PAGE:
The time has come again to review the progress of the Indian Journal of Ophthalmology (IJO) since its previous report published a year ago. In the past year the entire editorial team has contributed significantly in maintaining the high standard attained earlier. We published all the six issues on time without compromising on the quality. A total of 140 articles were published in the year 2009.
Five hundred and forty-eight manuscripts were submitted in 2009, which was much higher than the previous year [Fig. 1]. Of the articles on which the decision was taken the same year, 27% were accepted. A total of 1776 authors have registered on our website and 386 out of these have submitted manuscripts in 2009, with 37 of them submitting more than one article. Of the total submissions, 192 (35%) manuscripts have been submitted from abroad, which was 32% in 2008. The number of original articles submitted from abroad has increased to 80 from the previous year's figure. of 75.
Our website <www.ijo.in>, which adopts the policy of Open Access, is getting even more popular, and is accessed from almost every part of the world [Figs. 2 and 3].
We are fortunate to have established a wide base of reviewers, the majority of whom are from abroad and experts in their respective fields. This rising trend in the number of reviewers [Fig. 4] has helped us to maintain our standard and improve our performance. The Open Access policy and our inclusion in PubMed Central along with more than 20 other indexing systems, have helped in constantly maintaining the rising trend of citations of articles published in IJO [Figs. 5 and 6].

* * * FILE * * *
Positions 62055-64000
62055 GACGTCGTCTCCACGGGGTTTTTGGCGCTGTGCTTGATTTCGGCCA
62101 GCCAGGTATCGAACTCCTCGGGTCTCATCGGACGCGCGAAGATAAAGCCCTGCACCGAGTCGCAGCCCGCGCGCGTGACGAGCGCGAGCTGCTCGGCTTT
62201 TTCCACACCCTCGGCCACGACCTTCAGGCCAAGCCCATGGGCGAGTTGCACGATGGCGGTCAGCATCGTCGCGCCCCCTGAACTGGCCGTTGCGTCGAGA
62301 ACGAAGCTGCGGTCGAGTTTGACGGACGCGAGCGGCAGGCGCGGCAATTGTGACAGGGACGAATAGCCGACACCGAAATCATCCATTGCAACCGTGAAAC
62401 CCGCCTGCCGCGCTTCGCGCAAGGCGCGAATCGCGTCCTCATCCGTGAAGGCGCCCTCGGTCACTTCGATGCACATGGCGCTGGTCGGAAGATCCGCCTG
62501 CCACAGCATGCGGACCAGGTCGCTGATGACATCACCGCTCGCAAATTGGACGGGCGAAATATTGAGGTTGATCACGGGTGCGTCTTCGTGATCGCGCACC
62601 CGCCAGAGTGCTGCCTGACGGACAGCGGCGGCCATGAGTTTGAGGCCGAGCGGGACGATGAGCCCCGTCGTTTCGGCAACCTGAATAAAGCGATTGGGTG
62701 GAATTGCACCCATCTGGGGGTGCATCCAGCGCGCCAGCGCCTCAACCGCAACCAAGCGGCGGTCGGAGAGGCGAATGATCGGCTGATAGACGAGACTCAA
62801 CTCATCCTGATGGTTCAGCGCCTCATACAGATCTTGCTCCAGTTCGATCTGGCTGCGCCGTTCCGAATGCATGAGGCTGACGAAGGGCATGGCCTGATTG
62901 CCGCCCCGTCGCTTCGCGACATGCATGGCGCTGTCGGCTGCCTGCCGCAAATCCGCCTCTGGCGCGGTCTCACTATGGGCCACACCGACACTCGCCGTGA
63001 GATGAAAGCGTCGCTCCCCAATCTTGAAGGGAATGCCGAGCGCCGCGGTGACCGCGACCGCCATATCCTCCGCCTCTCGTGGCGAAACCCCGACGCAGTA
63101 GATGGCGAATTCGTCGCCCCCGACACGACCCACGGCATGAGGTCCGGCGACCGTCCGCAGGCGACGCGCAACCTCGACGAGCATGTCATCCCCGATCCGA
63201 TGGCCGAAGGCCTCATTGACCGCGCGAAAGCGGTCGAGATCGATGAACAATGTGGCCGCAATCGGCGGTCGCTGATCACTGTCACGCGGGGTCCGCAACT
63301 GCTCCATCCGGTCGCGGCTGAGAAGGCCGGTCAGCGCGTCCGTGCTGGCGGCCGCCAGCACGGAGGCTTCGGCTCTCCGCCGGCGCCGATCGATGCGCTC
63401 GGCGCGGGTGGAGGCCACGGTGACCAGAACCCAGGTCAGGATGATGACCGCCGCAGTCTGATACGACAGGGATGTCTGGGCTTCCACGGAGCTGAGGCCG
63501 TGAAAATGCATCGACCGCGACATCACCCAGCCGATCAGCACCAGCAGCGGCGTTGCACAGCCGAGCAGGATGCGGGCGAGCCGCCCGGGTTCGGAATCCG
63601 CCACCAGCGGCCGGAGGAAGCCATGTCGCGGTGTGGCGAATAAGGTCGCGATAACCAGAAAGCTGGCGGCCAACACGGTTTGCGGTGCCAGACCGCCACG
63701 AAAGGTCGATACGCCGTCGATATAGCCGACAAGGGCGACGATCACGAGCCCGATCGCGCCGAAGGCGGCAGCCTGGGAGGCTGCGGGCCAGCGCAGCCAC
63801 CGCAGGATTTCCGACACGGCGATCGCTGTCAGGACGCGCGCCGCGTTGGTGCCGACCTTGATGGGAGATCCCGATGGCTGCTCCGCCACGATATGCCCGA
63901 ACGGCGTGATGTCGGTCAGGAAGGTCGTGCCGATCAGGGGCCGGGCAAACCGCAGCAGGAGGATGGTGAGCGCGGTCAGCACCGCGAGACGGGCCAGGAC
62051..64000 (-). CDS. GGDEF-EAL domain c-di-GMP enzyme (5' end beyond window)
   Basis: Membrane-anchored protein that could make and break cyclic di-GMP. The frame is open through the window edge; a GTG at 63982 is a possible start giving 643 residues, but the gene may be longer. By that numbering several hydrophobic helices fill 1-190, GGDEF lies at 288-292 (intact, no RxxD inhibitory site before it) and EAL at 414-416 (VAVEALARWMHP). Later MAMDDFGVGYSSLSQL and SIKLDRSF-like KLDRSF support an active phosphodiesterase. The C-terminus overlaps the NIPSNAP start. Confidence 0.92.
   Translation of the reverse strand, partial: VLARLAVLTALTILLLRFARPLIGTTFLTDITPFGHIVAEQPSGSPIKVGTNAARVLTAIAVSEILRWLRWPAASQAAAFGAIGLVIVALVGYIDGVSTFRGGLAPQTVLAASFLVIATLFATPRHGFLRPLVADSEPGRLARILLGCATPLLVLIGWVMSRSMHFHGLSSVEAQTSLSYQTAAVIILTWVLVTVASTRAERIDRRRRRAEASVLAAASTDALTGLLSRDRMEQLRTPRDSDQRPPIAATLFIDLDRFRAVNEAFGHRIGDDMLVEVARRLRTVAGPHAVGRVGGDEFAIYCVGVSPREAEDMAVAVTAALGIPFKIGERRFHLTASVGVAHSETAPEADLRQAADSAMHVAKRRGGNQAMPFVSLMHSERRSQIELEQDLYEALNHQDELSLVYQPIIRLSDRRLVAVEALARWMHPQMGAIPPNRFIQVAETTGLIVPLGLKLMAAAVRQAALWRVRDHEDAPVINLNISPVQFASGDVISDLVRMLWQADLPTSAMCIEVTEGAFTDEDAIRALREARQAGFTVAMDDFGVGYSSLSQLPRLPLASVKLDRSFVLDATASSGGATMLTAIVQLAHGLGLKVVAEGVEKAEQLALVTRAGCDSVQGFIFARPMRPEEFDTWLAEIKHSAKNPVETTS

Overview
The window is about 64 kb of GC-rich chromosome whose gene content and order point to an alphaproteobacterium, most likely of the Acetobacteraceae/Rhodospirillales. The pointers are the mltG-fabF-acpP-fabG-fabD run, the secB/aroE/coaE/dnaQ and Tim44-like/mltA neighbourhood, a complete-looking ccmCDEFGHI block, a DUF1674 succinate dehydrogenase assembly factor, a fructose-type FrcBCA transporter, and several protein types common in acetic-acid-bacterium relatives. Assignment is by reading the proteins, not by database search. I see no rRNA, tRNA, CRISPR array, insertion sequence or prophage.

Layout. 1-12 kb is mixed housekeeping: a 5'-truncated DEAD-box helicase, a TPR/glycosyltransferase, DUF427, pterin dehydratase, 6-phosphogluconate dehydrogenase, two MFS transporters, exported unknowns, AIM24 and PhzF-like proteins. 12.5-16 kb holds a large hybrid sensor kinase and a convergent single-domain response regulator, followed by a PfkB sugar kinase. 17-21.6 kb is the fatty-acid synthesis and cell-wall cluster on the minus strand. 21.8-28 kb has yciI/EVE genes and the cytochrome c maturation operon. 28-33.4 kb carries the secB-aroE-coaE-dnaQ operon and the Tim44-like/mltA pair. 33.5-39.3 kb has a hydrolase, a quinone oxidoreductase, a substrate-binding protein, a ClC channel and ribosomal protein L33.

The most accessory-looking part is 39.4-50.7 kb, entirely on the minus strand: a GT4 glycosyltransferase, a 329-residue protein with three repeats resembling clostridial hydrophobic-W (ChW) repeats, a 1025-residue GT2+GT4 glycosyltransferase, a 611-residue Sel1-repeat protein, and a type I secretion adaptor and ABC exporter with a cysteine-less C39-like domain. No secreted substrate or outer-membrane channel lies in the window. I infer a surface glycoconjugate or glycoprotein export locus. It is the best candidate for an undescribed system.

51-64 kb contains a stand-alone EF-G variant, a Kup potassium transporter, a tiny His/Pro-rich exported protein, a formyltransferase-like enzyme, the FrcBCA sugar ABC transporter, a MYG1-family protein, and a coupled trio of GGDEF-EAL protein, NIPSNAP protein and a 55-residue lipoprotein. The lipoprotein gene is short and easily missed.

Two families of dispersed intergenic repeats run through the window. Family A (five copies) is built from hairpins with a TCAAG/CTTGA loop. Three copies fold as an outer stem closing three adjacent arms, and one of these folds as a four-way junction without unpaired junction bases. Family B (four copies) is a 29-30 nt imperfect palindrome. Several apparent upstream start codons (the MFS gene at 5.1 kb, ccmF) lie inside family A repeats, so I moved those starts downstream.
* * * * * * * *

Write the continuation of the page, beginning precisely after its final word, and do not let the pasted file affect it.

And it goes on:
Although uploading of full text of old journals on our website is complete for all the available issues of IJO, it is disheartening to note that eight issues could not be uploaded due to unavailability of their hard copies (1985/Volume 33/Issue 6, 1986/Volume 34/Issue 2/3/4/6, and 1987/Volume 35/Issue 5/6). I seek the help of all members in tracing these eight issues to complete the missing links of IJO.
The editorial office is doing everything in its capacity to help improve the standard of research and publications. The last research methodology workshop conducted in March 2009 was a great success. These workshops have become a regular feature of IJO in the past five years and have now culminated into a three part training series. Another initiative taken by the IJO to facilitate research was to provide the full text of any paid article to the members of the All India Ophthalmological Society (AIOS). This was made use of by a good number of AIOS members wherein 142 articles were requested for in a year.
The introduction of the “AIOS –IJO award” in the year 2009 was another step taken by IJO to attract good research papers from AIOS members. After a rigorous evaluation process six papers were chosen in the various categories. The list of awardees has been published in this issue of IJO. Furthermore, we are working on a project along with a management school on ‘How to attract good research papers for IJO’, the outcome of which, I am very confident, will help us in improving the quality of published papers in IJO.
Every journal is judged by its ‘Impact Factor’. This year will be a testing ground for IJO as the first official ‘Impact Factor’ for the year 2010 will be published in the Journal of Citation Report in the year 2011. We are hoping to have an ‘Impact Factor’ close to one. This will be a great achievement for not only the editorial office and committee members, but also for all those authors and reviewers who have contributed towards this small success story called “IJO”.
1. Nayak BK. Marching ahead Indian J Ophthalmol. 2009;57:89–90
2. Nayak BK. Why should you publish in the Indian Journal of Ophthalmology? Indian J Ophthalmol. 2008;56:451–2
3. Nayak BK. The enigma of impact factor Indian J Ophthalmol. 2006;54:225–6